the Internet through the Network. 20 minutes
Have various pieces of equipment on hand for students
to examine. It is also helpful to have machines the
students can open and see how internal modems plug in
to the motherboard.
Demonstrate how the router plugs into the back of the
computer. Explain that students will study cables in
detail in Chapter 6.
Are there other things we can do over a
Discuss the various options available over a network. You might discuss such new features as connecting a mobile phone or a handheld computer to a network.
What Does it Take to Make
Emphasize the importance of planning in setting up a network. Even small home networks require some planning so you know the correct type of equipment you will need and will have everything you need on hand before you start the actual installation.
What kind of network do I need?
Discuss the network for the classroom. Isolate the classroom as if it was an independent company without the rest of the school. Compare the needs of that setup to the actual classroom lab that is likely connected to the larger network for the school.
Discuss the individual needs of the students in class. What type of network might they need at home? Have them begin to ask critical questions, such as what they use the computers for, how many people will use the computers, etc.
Indicate to students that you will only cover Ethernet architecture during the course. Token-ring, ARCNet, and AppleTalk are all viable architectures, but much less popular than Ethernet.
Emphasize that the topology is the physical layout of the network. After discussing the various topologies, discuss the topology of the network in the classroom.
You might want to explain that topology is the description of the location. The word topology comes from the Greek word topos, meaning
Describe the difference between a local area network (LAN), in which the computers share resources within a small geographic area and a wide area network (WAN) in which the networks are separated by physical distance.
Use the Topology Comparison handout to discuss the various topologies. Star Bus networks
Use the analogy of a wheel and the spoke to explain the star bus topology.
Emphasize that every computer is indirectly connected to every other computer through the central connection device. This topology works well when computers are scattered throughout an office.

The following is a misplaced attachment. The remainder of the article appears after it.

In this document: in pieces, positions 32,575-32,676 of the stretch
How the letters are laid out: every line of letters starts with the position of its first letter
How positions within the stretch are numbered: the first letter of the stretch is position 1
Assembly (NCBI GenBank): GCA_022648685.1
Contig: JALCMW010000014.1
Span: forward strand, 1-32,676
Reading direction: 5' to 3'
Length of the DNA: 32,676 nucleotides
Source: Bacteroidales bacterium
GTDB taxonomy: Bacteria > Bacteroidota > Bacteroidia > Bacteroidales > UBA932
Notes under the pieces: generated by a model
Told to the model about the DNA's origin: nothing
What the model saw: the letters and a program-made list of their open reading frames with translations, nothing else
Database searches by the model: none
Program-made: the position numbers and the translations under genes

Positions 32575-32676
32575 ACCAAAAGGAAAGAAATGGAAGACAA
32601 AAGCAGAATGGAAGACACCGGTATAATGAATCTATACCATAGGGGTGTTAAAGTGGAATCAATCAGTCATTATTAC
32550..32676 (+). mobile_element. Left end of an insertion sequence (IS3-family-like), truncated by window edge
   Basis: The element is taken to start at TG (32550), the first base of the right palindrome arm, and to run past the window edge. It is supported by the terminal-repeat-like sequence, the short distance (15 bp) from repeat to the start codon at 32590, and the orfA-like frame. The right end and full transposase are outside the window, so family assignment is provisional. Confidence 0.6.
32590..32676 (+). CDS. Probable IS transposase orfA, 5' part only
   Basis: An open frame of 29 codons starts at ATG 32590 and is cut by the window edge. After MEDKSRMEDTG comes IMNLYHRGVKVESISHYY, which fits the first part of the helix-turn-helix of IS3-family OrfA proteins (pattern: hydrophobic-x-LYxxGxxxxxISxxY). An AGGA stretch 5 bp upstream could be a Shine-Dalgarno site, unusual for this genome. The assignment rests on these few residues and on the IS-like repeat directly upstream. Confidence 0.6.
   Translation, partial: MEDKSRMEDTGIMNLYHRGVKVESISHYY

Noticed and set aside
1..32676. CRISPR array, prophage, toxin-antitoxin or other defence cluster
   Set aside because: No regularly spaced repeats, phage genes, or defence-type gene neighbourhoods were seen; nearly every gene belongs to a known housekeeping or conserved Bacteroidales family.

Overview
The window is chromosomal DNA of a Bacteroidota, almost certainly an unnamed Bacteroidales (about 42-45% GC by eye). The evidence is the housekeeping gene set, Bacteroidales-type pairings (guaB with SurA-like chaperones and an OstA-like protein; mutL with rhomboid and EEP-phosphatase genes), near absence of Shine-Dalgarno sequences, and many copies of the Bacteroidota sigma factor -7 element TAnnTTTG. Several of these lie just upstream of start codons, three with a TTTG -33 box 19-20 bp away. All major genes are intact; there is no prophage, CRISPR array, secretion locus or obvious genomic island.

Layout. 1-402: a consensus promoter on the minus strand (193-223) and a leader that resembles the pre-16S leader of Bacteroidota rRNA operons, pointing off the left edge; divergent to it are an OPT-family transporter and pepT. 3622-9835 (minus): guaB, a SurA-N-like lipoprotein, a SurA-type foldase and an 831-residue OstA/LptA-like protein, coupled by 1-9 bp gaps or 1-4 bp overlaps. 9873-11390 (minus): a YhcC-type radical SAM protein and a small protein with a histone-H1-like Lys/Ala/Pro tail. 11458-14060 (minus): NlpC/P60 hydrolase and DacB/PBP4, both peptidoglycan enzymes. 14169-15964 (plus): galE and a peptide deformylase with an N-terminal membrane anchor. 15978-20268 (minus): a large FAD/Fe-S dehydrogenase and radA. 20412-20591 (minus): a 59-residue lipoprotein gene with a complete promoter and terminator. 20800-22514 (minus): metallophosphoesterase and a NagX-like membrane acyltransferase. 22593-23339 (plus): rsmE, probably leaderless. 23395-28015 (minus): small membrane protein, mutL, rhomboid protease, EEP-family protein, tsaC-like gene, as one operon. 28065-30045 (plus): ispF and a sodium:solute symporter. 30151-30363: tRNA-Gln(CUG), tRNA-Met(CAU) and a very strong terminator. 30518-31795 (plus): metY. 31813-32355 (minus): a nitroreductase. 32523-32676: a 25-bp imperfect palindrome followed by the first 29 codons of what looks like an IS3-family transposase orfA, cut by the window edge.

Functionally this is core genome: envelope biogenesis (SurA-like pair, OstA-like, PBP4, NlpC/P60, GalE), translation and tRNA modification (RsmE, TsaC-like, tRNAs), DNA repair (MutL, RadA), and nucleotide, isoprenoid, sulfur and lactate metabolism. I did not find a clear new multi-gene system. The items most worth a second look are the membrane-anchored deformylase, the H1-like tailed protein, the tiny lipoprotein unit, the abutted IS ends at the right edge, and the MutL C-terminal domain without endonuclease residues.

Remind students that a star bus network is a LAN.
Explain that in a bus network, every computer is directly connected to all of the other computers on the network.
Emphasize that a bus network is simple, reliable, and easy to upgrade and expand.
Remind students that a bus network is a LAN.
Emphasize that in a ring topology, the computers are all connected in a closed loop with no beginning and no end. Computers next to each other are directly connected, while others on the network are indirectly connected through the loop.
Explain that a ring network is a LAN.
While this is a good low cost network solution, it is not as reliable as a bus or star bus network.
Hybrid mesh networks
Emphasize that a hybrid mesh network combines at least two of the other types of topologies.
Explain that mesh networks are reliable and work well when computers are not in a single line. The mesh networks are often quite expensive. Other considerations
Discuss why other items are important. Emphasize that location is one of the key considerations when planning a network.
What hardware do I need?
Remind students that hardware includes the server, the computers, the connection devices, the printers, and any other extra equipment required for a specific network, such as laptops or handheld computers. Network servers
Remind students that a network server is not required on a peer-to-peer network.
Exercise: Server Specifications
Complete this exercise after discussing network servers. EXERCISE
Remind students that these are sample specifications of 75-100 minutes real servers. You will need to hand out the Server
Specifications worksheet to students before beginning
Note: If you have sample specification sheets from
actual servers, you might want to share those with
1. Hand out the sample specification (spec) sheets to
students and have them exam the items.
2. Explain the various items shown on the sheets to the